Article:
How about sharing barbeques?
Sharing is love but for now, we have to keep our food to ourselves. Breaking the rules seems fun but its better to be safe than to be sorry, right? At a whole population level, public health agencies are trying to discourage people from dine-in and sharing food is big no,no.
Should you grass on friends if you know they are breaking the rules?
Hanson says: “If it’s a serious breach that is breaking the rules, then fine. But be prepared, if it becomes known who reported them, that is a serious breach of friendship and you probably won’t be friends with them going forward.” Robertson is more trenchant: “We’ve all got to stop the grassing-up thing. It came too easily to some people.” I think, from both a moral and manners perspective, no.
How about friends who aren’t calling you yet? Are you still friends?
It’s really up to you, but don’t leave things because you feel embarrassed or awkward. Robertson says: “Phone them up, or email, or send a postcard to re-establish connection. Just be normal, don’t be weird.”
Always keep in mind that we are dealing a nationwide and worldwide pandemic and everyone is going through hardships to prevent from breathing this virus. “There’s this brilliant story in the Duchess of Devonshire’s autobiography,” Robertson says. “She’s upstairs on her wedding day, and she’s waiting to come down, and 85 million people are waiting to see her. And she says to her mother: ‘I feel a bit shy.’ And her mother says: “Don’t be ridiculous, nobody’s looking at you.’” I mean, it is brilliant. But mothers are also weird.
How do you tell a friend that they are too close without being sound rude?
“You have got to step in and say: ‘It’s two meters, I’d appreciate if you would respect that.’ I wouldn’t say sorry, necessarily. Keep it short. If you soften it too much, it will weaken the impact. I know some of my friends probably would transgress, and I just won’t meet up with them until this is over.”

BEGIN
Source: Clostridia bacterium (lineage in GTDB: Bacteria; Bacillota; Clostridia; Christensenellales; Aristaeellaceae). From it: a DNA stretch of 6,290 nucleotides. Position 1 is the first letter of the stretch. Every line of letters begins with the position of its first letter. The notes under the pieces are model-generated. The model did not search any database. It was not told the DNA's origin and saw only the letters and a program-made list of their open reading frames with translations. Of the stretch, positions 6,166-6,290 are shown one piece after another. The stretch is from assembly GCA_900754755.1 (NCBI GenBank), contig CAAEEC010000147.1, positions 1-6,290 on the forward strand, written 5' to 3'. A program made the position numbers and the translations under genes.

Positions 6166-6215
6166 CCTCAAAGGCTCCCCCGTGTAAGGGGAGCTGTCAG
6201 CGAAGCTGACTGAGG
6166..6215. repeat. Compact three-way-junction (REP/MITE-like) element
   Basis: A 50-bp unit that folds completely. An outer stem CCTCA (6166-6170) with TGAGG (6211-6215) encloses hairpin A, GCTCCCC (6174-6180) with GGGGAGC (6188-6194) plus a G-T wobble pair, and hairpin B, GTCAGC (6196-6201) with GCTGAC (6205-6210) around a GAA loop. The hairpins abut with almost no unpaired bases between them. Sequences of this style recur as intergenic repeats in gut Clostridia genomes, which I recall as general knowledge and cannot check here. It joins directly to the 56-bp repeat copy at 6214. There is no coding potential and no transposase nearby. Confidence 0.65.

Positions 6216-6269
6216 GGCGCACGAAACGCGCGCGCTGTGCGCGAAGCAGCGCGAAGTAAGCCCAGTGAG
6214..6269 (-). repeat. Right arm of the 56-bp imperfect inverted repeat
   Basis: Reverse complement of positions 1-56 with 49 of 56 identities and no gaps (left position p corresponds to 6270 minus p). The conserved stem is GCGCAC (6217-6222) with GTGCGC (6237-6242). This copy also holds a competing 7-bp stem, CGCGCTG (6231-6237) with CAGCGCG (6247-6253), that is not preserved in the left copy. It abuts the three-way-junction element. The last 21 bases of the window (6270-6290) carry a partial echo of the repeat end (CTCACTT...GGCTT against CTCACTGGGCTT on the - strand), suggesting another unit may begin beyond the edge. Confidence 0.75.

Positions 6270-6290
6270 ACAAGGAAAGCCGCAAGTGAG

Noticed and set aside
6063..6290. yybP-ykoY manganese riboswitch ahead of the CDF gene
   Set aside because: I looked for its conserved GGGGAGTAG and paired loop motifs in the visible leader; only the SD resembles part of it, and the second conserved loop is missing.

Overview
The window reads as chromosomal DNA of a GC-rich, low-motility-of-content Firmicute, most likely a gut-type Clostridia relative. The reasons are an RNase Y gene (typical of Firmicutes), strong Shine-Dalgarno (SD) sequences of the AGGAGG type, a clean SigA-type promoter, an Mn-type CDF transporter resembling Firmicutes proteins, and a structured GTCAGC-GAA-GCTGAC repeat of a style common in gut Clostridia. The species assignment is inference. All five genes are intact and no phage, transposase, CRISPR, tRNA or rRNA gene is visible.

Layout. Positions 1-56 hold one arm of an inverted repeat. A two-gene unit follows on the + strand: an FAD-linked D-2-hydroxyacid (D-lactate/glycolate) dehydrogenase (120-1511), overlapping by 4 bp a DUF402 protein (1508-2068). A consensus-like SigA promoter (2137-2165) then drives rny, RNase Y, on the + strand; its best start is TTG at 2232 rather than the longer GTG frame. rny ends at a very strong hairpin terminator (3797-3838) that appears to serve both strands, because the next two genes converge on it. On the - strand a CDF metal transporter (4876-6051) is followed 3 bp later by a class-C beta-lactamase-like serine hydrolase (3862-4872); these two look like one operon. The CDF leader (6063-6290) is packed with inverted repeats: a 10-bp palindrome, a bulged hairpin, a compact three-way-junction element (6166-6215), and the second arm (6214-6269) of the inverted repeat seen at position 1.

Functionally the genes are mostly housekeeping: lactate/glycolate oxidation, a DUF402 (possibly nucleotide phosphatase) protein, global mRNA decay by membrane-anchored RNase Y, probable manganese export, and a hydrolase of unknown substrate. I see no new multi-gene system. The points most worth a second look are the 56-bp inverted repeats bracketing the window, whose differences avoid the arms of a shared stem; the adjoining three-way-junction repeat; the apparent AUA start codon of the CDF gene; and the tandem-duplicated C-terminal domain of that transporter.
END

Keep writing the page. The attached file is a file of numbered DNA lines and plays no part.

Schools are re-open, can the kids play?
Heneghan counsels strongly against this. “There’s been a lack of thinking about our younger generation, right across the board up to university age. They are at such low risk, them going back to school is no more risky than it is after Christmas, when there’s been an outbreak of influenza.” Education is vital but at these times we have to guide our children without looking terrifying for them.
Can you get into a car with a friend?
Heneghan says: “I got into a car with a person on Saturday. I’m also an urgent care GP, he had to drive me around. The important point here is that we’ve come through an era where, if you’re ill, you take a paracetamol and carry on. That has to end. The important alertness is that if you feel unwell, you have to take it seriously and get yourself a test.”
Collins gives something close to a definitive answer on this, and all things: “What people should focus on is not: ‘Can I do this specific thing?’ It’s: ‘What am I doing here that is genuinely beneficial or genuinely necessary?’ Lockdown is driving us all a little bit crazy and it affects some people’s mental health in really serious ways.” It’s really not as simple as: “Responsible people stay locked down for ever” and very few rules are absolute. “You have to ask yourself, honestly, whether you’re doing everything you can to protect yourself and protect others.”
Who can I hug?
Sad thing is, we cannot easily hug our loved ones that we usually do. Well, safety is more essential. They will understand, don’t worry. During this pandemic, we have to be more critical on our own personal guidelines in practicing the social distancing.